New York, October 1, 2010--As a police rebellion threw Ecuador into chaos on Thursday, the government of President Rafael Correa ordered local radio and TV stations to interrupt programming and carry state news broadcasts. A dozen reporters were injured covering the police revolt. Today, the Committee to Protect Journalists condemned the government's censorship of broadcast media and called on local authorities to investigate and prosecute those responsible for attacks on journalists.
New York, March 29, 2010—An Ecuadoran appellate court should overturn the libel conviction of editor Enrique Palacio, and the country’s legislators should reform archaic defamation laws that do not meet international standards for freedom of expression, the Committee to Protect Journalists said today. Palacio was sentenced Friday to three years in prison in connection with a commentary about a senior government finance official.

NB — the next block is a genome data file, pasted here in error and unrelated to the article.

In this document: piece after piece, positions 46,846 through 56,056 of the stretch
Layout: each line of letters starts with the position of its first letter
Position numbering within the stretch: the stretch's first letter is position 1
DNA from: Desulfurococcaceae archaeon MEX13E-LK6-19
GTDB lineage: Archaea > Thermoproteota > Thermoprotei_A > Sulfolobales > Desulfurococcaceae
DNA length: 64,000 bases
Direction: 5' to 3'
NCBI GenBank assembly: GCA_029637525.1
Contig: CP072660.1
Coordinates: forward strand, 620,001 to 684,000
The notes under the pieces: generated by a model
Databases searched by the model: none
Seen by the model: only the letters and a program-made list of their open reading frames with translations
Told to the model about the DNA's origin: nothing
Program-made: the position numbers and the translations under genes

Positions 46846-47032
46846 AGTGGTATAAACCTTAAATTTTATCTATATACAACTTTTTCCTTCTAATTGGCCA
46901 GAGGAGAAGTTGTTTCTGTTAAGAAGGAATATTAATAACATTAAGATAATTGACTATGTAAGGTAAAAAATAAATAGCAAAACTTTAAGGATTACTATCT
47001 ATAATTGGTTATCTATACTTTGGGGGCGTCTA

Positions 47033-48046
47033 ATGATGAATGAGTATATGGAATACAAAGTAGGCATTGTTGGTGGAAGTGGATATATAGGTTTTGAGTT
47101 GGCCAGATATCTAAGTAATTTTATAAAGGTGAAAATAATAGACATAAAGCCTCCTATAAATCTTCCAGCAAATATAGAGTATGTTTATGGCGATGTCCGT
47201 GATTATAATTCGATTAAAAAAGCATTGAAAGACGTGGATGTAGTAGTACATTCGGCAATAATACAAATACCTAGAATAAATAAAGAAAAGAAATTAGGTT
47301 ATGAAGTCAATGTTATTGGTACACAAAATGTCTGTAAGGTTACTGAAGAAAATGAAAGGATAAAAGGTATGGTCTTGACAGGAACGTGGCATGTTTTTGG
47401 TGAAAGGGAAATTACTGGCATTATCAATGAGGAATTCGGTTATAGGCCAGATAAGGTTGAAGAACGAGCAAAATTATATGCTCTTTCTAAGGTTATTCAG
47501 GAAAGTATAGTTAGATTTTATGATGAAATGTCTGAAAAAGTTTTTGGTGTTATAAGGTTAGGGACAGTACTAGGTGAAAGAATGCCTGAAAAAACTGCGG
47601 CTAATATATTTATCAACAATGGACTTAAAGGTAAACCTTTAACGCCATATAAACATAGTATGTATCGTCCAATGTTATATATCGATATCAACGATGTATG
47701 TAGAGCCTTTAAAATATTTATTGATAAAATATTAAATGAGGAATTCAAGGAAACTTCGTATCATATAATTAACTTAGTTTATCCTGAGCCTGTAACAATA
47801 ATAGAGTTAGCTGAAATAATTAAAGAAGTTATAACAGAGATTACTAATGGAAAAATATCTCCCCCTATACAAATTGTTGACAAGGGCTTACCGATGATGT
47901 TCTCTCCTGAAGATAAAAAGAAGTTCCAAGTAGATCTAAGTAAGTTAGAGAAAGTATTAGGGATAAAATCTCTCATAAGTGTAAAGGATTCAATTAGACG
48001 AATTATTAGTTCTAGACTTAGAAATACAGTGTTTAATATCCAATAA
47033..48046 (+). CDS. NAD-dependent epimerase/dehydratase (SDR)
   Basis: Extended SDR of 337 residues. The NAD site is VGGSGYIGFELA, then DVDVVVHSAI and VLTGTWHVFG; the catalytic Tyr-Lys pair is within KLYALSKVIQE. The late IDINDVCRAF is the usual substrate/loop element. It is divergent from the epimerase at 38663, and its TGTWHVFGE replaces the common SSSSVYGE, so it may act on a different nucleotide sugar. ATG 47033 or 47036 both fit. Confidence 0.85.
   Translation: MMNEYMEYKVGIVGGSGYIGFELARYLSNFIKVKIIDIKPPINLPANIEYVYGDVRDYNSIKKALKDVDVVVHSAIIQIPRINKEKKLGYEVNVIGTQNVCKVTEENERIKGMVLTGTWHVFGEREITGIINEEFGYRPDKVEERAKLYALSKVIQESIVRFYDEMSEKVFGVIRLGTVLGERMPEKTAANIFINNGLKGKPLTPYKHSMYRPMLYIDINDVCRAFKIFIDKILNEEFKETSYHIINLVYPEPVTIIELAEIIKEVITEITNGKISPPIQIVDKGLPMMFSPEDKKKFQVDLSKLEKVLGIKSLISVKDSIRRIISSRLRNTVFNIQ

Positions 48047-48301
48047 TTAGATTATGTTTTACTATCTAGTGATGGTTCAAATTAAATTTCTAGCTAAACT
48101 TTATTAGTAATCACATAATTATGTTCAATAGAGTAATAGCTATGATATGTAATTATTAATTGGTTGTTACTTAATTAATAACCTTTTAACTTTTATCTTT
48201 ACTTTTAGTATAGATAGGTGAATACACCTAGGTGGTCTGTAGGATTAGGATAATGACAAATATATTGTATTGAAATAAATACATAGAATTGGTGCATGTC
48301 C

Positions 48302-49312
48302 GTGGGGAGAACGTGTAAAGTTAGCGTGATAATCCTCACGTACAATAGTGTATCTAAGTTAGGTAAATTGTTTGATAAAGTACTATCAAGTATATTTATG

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1. Issue a presidential policy directive prohibiting the hacking and surveillance of journalists and media organizations.
2. Limit aggressive prosecutions that ensnare journalists and intimidate whistleblowers.
3. Prevent the harassment of journalists at the U.S. border.
Or click here to see the full petition, and join leading journalists like Christiane Amanpour, The Guardian’s Alan Rusbridger, Editor of the AP Kathleen Carroll, and Arianna Huffington in signing on.